Researchers examined the link between suicide and fatty acid intake among more than 205,000 participants in three long-term studies. Looking at data from biennial questionnaires administered to 42,290 men enrolled in the Health Professionals Follow-up Study (1988-2008), 72, 231 women in the Nurses’ Health Study (1986-2008), and 90,836 women in the Nurses’ Health Study II (1993-2007), they found no evidence that intake of fatty acids or fish lowered the risk of suicide.
“From a public health perspective, this is highly significant,” said Alexander Tsai, assistant professor of psychiatry at Harvard Medical School and the Massachusetts General Hospital and a research fellow at the Harvard Center for Population and Development Studies, who co-led the study with [[Michel Lucas]], visiting scientist in the HSPH Department of Nutrition. “The vast majority of previous literature on whether there is a mental health benefit from fatty acid intake has been based on depression screening data. Our study represents one of the few times—and it is certainly the largest of its kind—that this relationship has been studied with hard data on suicide mortality.”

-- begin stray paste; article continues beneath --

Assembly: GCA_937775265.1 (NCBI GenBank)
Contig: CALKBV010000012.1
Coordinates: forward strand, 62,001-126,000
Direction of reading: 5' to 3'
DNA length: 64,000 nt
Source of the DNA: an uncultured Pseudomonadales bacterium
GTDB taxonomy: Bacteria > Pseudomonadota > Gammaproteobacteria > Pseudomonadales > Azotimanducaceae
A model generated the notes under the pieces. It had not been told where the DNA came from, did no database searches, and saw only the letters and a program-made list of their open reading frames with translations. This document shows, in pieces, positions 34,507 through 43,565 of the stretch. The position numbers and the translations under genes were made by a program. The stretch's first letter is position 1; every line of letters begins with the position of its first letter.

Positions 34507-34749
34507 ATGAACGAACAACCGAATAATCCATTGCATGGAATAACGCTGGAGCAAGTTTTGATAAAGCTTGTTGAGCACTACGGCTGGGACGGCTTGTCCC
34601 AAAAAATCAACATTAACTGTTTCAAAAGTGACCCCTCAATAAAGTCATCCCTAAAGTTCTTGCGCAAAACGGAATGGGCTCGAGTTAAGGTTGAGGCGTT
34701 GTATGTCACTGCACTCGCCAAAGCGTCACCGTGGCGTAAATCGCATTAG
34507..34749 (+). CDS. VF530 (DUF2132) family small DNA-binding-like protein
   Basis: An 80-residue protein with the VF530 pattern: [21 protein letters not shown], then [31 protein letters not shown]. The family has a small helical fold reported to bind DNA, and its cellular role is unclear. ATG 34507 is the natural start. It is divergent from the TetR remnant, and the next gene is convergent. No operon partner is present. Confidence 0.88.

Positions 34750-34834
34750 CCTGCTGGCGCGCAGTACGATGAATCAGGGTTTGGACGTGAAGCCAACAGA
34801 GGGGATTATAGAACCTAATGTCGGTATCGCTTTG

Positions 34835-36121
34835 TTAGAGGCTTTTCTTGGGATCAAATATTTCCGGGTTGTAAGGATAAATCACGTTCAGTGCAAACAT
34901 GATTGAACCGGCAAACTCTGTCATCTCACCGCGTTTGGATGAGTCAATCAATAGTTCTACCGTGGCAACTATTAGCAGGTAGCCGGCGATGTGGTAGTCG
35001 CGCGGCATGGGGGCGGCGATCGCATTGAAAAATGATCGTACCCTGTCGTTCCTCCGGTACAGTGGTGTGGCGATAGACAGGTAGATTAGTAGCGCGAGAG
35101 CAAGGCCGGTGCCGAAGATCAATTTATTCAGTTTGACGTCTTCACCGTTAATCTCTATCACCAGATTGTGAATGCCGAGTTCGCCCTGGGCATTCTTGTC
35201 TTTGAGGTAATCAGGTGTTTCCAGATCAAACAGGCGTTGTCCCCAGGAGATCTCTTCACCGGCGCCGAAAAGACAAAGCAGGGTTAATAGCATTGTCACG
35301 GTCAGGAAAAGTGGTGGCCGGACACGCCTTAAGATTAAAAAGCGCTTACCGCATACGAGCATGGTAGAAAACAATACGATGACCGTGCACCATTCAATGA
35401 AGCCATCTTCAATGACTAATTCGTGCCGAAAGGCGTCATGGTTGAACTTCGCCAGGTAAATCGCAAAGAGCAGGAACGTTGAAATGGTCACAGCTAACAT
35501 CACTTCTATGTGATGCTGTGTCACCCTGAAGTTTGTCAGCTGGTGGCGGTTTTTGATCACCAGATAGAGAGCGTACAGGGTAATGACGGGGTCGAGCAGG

The study was published May 8, 2014 in the American Journal of Epidemiology. Other HSPH authors included senior author [[Walter Willett]], chair of the HSPH Department of Nutrition; [[Olivia Okereke]], assistant professor in the Department of Epidemiology; Eilis O’Reilly, research associate in the Department of Nutrition; Fariba Mirzaei, research fellow in the Neuroepidemiology Research Group; [[Ichiro Kawachi]], professor of social epidemiology and chair of the Department of Social and Behavioral Sciences; and [[Alberto Ascherio]], professor of epidemiology and nutrition.
Ask the Expert: Omega-3 Fatty Acids (HSPH Nutrition Source)